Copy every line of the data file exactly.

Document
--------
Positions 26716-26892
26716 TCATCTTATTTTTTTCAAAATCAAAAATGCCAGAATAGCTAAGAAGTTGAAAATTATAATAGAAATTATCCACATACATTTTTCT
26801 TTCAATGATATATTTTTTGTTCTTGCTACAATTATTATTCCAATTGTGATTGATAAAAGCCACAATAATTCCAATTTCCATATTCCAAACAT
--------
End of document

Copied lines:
Positions 26716-26892
26716 TCATCTTATTTTTTTCAAAATCAAAAATGCCAGAATAGCTAAGAAGTTGAAAATTATAATAGAAATTATCCACATACATTTTTCT
26801 TTCAATGATATATTTTTTGTTCTTGCTACAATTATTATTCCAATTGTGATTGATAAAAGCCACAATAATTCCAATTTCCATATTCCAAACAT